Traditionally, my conflict resolution style leant towards avoidance and accommodation. Since I have bought into Pacific Gardens Cohousing Community and have been learning about consensus decision making and nonviolent communication, I have grown better at compromise and collaboration. I’m still uncomfortable about being competitive. But watch out –- I’m practising.

Friday, March 13, 2009

"Curiouser and curiouser!" cried Alice

Today I participated in the first half of a two-day workshop called Essential Communication Skills in Conflict, which was designed by the Justice Institute of British Columbia and delivered at Vancouver Island University here in Nanaimo.

Our instructor encouraged us to choose an anchor word that we would say to ourselves when our emotional buttons were pushed and we felt ourselves getting angry. She said her own anchor was, "Be curious." Although she said we were free to choose different anchors for ourselves, I actually liked hers and decided to stick with it. Approaching a situation with an enquiring mind helps us to avoid being judgemental.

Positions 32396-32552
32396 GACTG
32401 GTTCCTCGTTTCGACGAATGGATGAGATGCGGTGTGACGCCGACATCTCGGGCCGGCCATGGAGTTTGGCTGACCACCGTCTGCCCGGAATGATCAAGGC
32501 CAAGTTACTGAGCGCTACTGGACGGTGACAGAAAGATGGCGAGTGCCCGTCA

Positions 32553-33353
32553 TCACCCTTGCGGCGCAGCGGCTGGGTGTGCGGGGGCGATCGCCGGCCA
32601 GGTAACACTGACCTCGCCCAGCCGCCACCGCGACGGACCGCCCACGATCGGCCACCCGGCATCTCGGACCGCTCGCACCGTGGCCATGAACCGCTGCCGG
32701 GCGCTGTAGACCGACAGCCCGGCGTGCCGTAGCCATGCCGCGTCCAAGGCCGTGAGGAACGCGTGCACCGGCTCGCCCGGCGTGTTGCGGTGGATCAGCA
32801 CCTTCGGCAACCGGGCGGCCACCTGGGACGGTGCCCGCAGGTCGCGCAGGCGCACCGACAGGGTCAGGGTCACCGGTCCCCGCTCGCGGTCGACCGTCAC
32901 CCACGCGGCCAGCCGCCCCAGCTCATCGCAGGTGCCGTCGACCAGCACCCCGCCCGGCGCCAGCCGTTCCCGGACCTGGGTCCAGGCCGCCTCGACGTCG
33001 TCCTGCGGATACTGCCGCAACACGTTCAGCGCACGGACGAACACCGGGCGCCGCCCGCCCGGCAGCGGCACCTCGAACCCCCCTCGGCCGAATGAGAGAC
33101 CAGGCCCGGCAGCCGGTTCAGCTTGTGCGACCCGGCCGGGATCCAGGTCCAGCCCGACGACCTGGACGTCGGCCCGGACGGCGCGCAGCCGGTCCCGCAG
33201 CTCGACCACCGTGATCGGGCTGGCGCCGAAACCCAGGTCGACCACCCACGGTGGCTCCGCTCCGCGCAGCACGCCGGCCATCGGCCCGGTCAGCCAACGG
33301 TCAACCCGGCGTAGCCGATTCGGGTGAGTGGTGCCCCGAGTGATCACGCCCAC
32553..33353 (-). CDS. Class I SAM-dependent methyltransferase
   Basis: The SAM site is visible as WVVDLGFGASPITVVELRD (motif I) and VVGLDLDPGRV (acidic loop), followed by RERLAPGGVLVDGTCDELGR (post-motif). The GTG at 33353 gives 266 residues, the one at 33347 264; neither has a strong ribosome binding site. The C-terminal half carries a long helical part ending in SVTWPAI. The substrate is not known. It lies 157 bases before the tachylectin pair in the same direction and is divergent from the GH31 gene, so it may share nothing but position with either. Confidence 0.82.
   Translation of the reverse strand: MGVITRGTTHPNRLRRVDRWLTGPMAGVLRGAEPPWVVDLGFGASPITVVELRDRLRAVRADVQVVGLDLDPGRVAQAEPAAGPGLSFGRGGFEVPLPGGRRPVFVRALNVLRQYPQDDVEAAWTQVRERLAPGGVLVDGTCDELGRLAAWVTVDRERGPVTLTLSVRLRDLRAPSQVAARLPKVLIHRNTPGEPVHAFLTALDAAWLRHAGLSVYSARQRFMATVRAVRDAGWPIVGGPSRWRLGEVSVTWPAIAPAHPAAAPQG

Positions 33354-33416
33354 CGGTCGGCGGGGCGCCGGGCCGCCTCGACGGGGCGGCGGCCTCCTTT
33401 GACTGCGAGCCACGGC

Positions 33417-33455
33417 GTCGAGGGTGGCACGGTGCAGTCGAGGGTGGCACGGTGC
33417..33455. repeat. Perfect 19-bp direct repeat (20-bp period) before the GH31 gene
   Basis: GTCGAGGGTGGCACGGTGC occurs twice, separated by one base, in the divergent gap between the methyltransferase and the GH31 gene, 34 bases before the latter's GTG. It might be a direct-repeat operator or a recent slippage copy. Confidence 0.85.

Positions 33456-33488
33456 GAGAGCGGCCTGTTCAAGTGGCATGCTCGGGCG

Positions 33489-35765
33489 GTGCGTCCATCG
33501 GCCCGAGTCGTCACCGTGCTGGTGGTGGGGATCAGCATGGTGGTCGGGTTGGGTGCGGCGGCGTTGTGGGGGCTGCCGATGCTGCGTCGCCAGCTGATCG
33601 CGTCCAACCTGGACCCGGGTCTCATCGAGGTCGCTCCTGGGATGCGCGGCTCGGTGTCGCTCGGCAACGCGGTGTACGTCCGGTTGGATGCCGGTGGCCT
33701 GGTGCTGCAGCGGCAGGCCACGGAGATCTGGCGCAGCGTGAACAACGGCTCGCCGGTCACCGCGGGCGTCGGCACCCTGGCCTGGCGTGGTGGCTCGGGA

Earlier in the week, I had confronted a friend by saying, "I feel hurt because you did such and such." At the time, I felt proud of myself for raising the topic at all, as it had involved overcoming my reluctance to bring up a difficult subject.

Secondly, I thought I was doing well, because I started out by saying, "I feel ......." But the second part of my sentence -- because you did such and such -- turned it into blame.

Fortunately the conversation went well and the issue was cleared up. I attribute that to my friend's excellent communication skills, which turned the conversation in a positive direction.

I'm still glad I raised the issue. Although my delivery wasn't perfect, at least it was better than allowing my resentment to build. But, with the benefit of some conflict resolution coaching behind me, I now would start out by saying, "I wonder if you could tell me more about such and such, because I didn't know what you meant by doing it, and I'm feeling confused."